Senator John Kerry formally accepted the Democratic Party's nomination for president, calling the upcoming election the most important in a lifetime. The senator's remarks came on the closing night of the Democratic National Convention.
Delegates on the convention floor here in Boston erupted in applause as Senator Kerry arrived on stage to give what most political analysts called the most important speech of his life.
The senator from Massachusetts quickly framed the November presidential election as one of extraordinary significance.
"This is the most important election of our lifetime. The stakes are high. We are a nation at war -- a global war on terror against an enemy unlike any we have ever known before. And here at home, wages are falling, health care costs are rising, and our great middle class is shrinking," he said.
Before this convention began, Mr. Kerry's advisors said their goals were to reintroduce the candidate to American voters while emphasizing his national security credentials and military experience as a war hero in Vietnam.
In his speech the Democratic candidate said after years working with national security issues as a U.S. senator, he is ready to be Commander in Chief.
"Let there be no mistake: I will never hesitate to use force when it is required," he said. "Any attack will be met with a swift and certain response. I will never give any nation or any institution a veto over our national security. And I will build a stronger American military."
Mr. Kerry says as president he will improve America's intelligence system and protect it from political influence.
The senator says he will immediately implement the recent recommendations of the commission investigating the September 11th, 2001 terrorist attacks on the United States.
"I will immediately reform the intelligence system, so policy is guided by facts, and facts are never distorted by politics," he said. "And as president, I will bring back this nation's time-honored tradition: the United States of America never goes to war because we want to, we only go to war because we have to."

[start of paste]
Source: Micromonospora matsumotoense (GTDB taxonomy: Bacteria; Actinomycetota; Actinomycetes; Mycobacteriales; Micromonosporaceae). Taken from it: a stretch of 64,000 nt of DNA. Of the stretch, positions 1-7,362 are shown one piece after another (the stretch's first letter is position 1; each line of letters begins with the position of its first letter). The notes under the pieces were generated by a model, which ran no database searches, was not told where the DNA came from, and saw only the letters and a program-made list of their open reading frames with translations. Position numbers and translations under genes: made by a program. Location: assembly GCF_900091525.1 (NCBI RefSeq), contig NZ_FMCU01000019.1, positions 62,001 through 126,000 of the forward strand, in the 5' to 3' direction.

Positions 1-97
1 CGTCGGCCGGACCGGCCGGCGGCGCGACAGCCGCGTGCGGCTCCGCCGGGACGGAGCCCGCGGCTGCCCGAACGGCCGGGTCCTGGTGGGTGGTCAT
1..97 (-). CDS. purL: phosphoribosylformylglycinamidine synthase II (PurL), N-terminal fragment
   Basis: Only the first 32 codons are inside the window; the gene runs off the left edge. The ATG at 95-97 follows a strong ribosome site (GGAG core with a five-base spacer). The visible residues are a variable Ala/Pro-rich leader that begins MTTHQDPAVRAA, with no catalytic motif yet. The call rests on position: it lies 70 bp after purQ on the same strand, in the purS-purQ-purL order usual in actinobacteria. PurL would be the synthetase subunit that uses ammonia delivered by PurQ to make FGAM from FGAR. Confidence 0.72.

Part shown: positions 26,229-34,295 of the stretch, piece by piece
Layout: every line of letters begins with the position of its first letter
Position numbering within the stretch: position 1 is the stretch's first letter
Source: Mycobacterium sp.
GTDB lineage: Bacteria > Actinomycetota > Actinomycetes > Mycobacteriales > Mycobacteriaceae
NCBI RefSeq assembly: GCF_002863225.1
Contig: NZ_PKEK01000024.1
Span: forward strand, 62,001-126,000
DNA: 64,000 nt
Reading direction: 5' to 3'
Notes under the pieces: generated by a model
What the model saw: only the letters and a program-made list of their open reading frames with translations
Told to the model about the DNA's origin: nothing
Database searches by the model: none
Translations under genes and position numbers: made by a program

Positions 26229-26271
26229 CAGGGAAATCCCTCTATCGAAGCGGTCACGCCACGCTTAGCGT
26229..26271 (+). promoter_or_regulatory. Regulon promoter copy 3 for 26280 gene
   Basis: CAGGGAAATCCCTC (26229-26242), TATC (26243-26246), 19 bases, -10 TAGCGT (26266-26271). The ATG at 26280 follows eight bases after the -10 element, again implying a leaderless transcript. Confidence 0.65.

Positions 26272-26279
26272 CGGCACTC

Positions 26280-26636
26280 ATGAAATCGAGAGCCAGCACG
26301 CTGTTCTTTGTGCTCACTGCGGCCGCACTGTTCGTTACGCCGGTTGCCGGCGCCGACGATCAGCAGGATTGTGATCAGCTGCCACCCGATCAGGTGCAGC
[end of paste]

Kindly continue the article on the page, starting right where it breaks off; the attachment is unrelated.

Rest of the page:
Senator Kerry then made an unusually open appeal to his opponent in the general election, President Bush. "I want to address these next words directly to President George W. Bush: In the weeks ahead, let's be optimists, not just opponents," he said. "Let's build unity in the American family, not angry division. Let's honor this nation's diversity; let's respect one another; and let's never misuse for political purposes the most precious document in American history, the Constitution of the United States."
Mr. Kerry said Democrats are optimists and what he called "can do people."
He listed the economic gains made during the eight years when former President Bill Clinton was in office and said such progress can made again.
"For all those who believe our best days are ahead of us with great faith in the American people, I accept your nomination for President of the United States," he said.
The convention ended as 100,000 red, white and blue balloons fell from the ceiling and the Democratic delegates celebrated what has been a unified gathering.
Democrats hope four days in the spotlight will provide a measurable surge in public opinion, known as "bounce," which in the past has given nominees a boost in the popularity polls. The Republicans will expect a similar "bounce" after nominating President Bush at their party's convention late next month in New York City.
Political analysts say, however, that because of a closely divided electorate and a relatively small number of undecided voters, a huge bounce is unlikely this year.
Senator Kerry and Vice Presidential nominee John Edwards will spend the next two weeks campaigning across America, visiting battleground states considered critical to victory in the November election.